Today, in London, the state funeral of Queen Elizabeth II is taking place. As a British subject, I’ve been asked by some Ukrainian media to present my comments and reflections.
On this sad occasion I would also like to share some of my thoughts about the role of the British monarchy with the readers of Kyiv Post.
Firstly, as the British would say, monarchy is not everybody’s “cup of tea.” As we know, in many countries monarchy has been done away with, sometimes as a result of bloody revolutions, and kings and queens have even been executed as symbols of tyranny.
Exponents of modern democracy have largely opted for republican forms of government, viewing rule by royal dynasties as a vestige from less enlightened periods.
In the mid-17th century Britain also went through its own political revolution resulting in the beheading of Charles I. Yet the constitutional monarchy that subsequently evolved was brilliantly adapted to serve the needs of a political and social system which dispensed with the need for a written constitution.
As the British democratic parliamentary system developed, the constitutional monarch maintained a neutral, ceremonial role “above politics.” They became the embodiment of unity, both within the ”United Kingdom,” and in the broader imperial sense in the huge British overseas Empire, which in the post-imperial era was transformed into the Commonwealth.
As in that other great British institution – cricket – the monarchy was seen to be based on the rules of fair play. The monarch remained a behind-the-scenes umpire of sorts, and their very presence served as a constant reminder that agreed-on rules and procedures were being observed.
This reassuring factor of continuity encouraged a strong sense of stability and cohesion, especially during times of war and socio-economic tensions at home.
The monarch was also seen as the leader and representative of all of their subjects – rich or poor. So, paradoxically, for the aristocrats and wealthy, the monarchs were the magnetic apogee of the class system. But for the impoverished working class they were benign parental figures symbolizing not only the might and security of Britain but also a complex and unique social organism with its implicit delineation of the order of things.
In other words, the monarchy is a system that has worked for Britain, given its specific history, and traditions. And that’s why, despite periodic hiccups in the form of minor or serious scandals, it has remained cherished by the British and their historical cousins, and admired by others.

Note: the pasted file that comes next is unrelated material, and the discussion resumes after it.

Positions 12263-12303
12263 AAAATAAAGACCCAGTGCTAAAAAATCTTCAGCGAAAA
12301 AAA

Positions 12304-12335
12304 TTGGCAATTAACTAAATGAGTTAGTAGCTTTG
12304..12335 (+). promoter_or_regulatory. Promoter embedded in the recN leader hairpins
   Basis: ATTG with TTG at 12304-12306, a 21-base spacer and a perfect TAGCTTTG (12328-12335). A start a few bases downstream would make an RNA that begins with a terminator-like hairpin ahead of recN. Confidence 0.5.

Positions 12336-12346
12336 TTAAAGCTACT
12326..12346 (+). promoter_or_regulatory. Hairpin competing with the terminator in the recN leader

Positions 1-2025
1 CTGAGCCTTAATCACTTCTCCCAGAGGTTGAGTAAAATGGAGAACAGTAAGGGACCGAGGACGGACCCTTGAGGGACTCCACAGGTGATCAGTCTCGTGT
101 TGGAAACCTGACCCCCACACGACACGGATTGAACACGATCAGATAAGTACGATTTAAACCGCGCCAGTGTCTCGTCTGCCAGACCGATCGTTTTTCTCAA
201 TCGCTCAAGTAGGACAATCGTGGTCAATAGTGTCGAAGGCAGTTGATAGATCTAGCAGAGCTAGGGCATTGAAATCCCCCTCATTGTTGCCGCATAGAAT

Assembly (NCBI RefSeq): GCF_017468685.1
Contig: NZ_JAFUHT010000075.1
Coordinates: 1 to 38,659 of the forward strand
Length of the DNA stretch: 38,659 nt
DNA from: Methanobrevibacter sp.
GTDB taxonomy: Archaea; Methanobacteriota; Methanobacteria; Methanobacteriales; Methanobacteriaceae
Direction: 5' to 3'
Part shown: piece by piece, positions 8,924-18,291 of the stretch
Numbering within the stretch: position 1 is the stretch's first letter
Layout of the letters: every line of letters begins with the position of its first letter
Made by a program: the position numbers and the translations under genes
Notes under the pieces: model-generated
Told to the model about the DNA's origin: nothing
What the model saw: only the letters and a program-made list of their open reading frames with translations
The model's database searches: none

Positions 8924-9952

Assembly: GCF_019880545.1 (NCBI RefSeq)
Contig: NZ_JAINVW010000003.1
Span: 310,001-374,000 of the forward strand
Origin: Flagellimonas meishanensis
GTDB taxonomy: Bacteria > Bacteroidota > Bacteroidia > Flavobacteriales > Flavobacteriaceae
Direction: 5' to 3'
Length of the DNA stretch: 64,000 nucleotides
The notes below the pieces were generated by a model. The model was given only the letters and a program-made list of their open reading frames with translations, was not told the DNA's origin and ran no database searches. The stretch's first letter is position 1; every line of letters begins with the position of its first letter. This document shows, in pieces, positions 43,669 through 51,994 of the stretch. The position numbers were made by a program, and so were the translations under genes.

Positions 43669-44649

Elizabeth II won the admiration of her subjects and the world by maintaining her dignified bearing as a queen during seven decades that brought Britain and the world relentless and profound change, challenges and dangers, and new opportunities and achievements.
She had two impressive English women monarchs before her to inspire her – Elizabeth I and Empress Victoria. But when she ascended the throne, it was a world still strongly dominated by men.
Her first prime minister in 1952 was the legendary Winston Churchill, a staunch defender not only of Britain, but its empire. But the young queen was soon to witness its rapid dissolution.
Elizabeth II’s husband, Philip, was a Greek prince, and it was not easy for him to remain in the background. Tensions also developed with her younger sister Margaret.
Later, with the emergence of Margaret Thatcher as prime minister in 1979, the queen was faced with a tough “Iron Lady” who remained in power for 11 years. The opposing personality styles complicated the relationship between these two remarkable women.
More problems were to follow that cast shadows on the royal family. First, the notorious saga concerning Prince Charles, Lady Diana and Camilla Parker Bowles; then the sexual scandal involving Prince Andrew; and, more recently, the falling out of Prince Harry and his wife with his bother Prince William and other members of the Royal family.
But throughout, the queen managed to retain her composure and weather these storms. Moreover, she is known to have had a good sense of humor.
A few days before her death, Elizabeth II accepted the resignation of Boris Johnson and handed over the prime minister’s baton to Liz Truss. Could Churchill even have imagined that after him there would be three women prime ministers – Margaret Thatcher, Theresa May, and Truss?
Or that key ministers, as in Truss’s Cabinet of Ministers, would have African and Indian roots?
So, Elizabeth II will be remembered like Queen Victoria for the long length of her reign, which in her case connected post-World War II Britain with one in which her post-Brexit country has taken the lead in supporting Ukraine at the other end of the European continent against Russian aggression.
But she will be especially remembered for having managed to protect and enhance the value of the monarchy for Britain, despite the vicissitudes, and to have remained a symbol of continuity and unity, as well as a link to Britain’s illustrious past.
The Queen is Dead! Long Live the King!
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